Urban Studies

URBN 201 Introduction to Urban Studies

An interdisciplinary approach to examining issues and institutions in American cities; neighborhoods, downtowns, suburbs, housing,poverty, environmental justice, nonprofits and city politics; discussion of urban public and social policies; field trips or service learningwill be used to do hands on analysis of urban issues.

URBN 230 Urban Geography

This course examines the history of urbanization from a geographic perspective. This entails an analysis of the historical development of
cities and an investigation of the spatial theories utilized to understand the causes of urbanization and its impacts on everyday life. The
course begins with a discussion of key concepts such as industrialization, urban political-economy, suburbanization, and the ghetto/inner
city. The course then focuses on four inter-related urban processes: working in the city, governing the city, living in the city, and urban

URBN 235 Principals of Public Health

This course focuses on public health principles and concepts. It will provide a framework for understanding public health’s role in community health, prevention, and medicine.

URBN 240 Introduction to Urban and Community Health

This course focuses on the production of health inequalities and the policy interventions proposed to reduce them, with an emphasis on
US cities and Memphis. The course begins by examining the concept of health and its key social determinants. The remainder of the
course focuses on applying these conceptual foundations to evaluate community health policies, including access to health care, obesity,
gun violence, and environmental health. It uses Memphis as a case study through which to understand many of the challenges of urban

URBN 250 Intercultural Knowledge and Competence

This course focuses on helping students acquire the knowledge, attitudes, and skills necessary to interact effectively in diverse cultural
contexts. Multiple pedagogical strategies are used to foster student growth including: (1) exposing students to interdisciplinary
scholarship that contextualizes the experiences of people from diverse cultural backgrounds, (2) requiring students to continually reflect
on how their own cultural identities have influenced their values, beliefs, and worldviews, and (3) providing multiple opportunities for

URBN 262 Music and Community in Memphis

In the course, students will join the Mike Curb Institute for Music to explore and understand the richness and complexity of Memphis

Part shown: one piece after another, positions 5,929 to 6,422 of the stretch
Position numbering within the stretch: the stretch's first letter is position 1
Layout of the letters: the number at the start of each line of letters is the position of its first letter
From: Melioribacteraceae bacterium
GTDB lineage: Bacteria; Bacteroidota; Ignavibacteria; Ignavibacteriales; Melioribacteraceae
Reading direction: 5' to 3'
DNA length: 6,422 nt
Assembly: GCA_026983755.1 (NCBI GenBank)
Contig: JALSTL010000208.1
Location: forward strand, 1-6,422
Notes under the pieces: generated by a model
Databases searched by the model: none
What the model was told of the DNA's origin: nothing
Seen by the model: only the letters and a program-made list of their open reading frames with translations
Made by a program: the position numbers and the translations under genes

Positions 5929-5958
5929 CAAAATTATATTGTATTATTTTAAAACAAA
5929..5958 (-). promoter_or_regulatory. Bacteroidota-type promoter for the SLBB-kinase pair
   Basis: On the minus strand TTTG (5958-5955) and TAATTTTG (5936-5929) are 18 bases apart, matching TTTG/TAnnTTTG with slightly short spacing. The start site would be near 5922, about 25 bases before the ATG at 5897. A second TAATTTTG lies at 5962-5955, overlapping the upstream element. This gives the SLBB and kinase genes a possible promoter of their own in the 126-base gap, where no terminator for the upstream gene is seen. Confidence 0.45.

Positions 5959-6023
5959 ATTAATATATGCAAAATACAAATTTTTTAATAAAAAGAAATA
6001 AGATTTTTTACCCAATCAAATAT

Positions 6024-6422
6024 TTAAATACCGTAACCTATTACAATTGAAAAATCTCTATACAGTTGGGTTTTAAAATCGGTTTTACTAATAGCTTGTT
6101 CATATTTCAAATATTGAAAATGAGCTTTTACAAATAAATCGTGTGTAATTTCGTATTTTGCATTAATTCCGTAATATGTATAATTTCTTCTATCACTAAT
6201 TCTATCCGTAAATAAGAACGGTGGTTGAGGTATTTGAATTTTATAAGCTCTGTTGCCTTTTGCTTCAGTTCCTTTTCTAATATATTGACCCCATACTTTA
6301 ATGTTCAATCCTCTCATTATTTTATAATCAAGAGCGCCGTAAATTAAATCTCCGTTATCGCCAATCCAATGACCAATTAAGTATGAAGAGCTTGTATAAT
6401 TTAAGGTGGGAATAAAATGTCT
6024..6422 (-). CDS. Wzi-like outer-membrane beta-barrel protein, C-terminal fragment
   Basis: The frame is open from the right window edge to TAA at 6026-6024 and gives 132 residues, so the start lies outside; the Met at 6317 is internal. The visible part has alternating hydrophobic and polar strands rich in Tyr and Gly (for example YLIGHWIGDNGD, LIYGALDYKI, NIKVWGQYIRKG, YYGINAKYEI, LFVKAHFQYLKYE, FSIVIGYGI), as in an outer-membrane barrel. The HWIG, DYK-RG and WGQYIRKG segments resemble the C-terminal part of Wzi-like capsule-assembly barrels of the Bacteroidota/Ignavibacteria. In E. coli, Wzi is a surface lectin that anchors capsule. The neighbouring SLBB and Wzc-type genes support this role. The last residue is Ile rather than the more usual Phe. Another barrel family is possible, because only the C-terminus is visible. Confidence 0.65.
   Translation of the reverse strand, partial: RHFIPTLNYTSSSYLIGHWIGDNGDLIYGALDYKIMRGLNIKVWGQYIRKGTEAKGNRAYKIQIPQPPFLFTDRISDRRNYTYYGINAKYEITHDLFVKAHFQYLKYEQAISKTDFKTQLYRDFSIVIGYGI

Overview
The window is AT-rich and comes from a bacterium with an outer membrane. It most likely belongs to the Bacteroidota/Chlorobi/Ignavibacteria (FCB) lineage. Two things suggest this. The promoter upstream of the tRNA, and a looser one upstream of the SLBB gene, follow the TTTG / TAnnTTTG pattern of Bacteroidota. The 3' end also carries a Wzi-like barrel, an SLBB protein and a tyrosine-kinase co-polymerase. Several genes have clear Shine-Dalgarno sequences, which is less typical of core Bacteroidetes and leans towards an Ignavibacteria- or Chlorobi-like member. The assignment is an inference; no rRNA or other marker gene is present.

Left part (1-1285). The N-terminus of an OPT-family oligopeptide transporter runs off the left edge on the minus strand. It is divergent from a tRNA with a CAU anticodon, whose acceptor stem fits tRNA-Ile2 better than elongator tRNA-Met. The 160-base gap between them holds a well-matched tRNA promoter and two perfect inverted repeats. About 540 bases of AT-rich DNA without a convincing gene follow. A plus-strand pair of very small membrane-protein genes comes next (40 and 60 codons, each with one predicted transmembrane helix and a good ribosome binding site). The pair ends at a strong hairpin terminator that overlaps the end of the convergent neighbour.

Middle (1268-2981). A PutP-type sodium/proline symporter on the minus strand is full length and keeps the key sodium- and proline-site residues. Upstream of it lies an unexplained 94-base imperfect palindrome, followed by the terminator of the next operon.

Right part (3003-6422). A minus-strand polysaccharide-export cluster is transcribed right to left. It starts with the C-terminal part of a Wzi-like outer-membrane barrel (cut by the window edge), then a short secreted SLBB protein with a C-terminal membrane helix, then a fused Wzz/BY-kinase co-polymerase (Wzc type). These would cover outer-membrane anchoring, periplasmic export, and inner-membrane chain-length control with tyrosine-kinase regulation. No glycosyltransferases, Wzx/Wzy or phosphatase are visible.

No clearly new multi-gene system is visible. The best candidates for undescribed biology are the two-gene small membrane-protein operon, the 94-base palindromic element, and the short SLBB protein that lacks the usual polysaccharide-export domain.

through research and study, refection, and real-world experience. Theories and best practices of community integrative education will be
studied and applied to tangible projects though the unifying theme of music and community. Students will come to this class from
multiple backgrounds (Music, Film, Art, Urban Studies, History, English, Business, Computer Science, etc.) that will inform a variety of

URBN 265 Special Topics

Study of selected topics in urban studies. Varies with instructor. May be repeated for credit when topics vary.

URBN 340 Urban Political Economy:Urban Life Under Capitalism

Critical Political Economy is the study of the entanglement of economic and political processes. This course examines these relationships as they intersect with cities. The course will use Marx and his interpreters to investigate how neoliberal capitalism is shaping urban life, and how cities are central to capitalist production. This course seeks to understand contemporary challenges such as urban poverty, segregation, violence and gentrification as expressions of contradictions within capitalism itself, rather than the outcome of exclusively individual (e.g.

URBN 340 Nonprofits in the City: Health, Community, and the Voluntary Spirit

Nonprofits have always performed an important role in the production and maintenance of healthy cities. From early settlement houses,
soup kitchens, garden clubs and dispensaries to present day community development organizations, charter schools, hospitals and afterschool
programs, nonprofits provide much of the social, political, and economic infrastructure that allow urban residents to live healthy
and productive lives. This course utilizes a political-economic perspective to examine the history of urban nonprofits in the United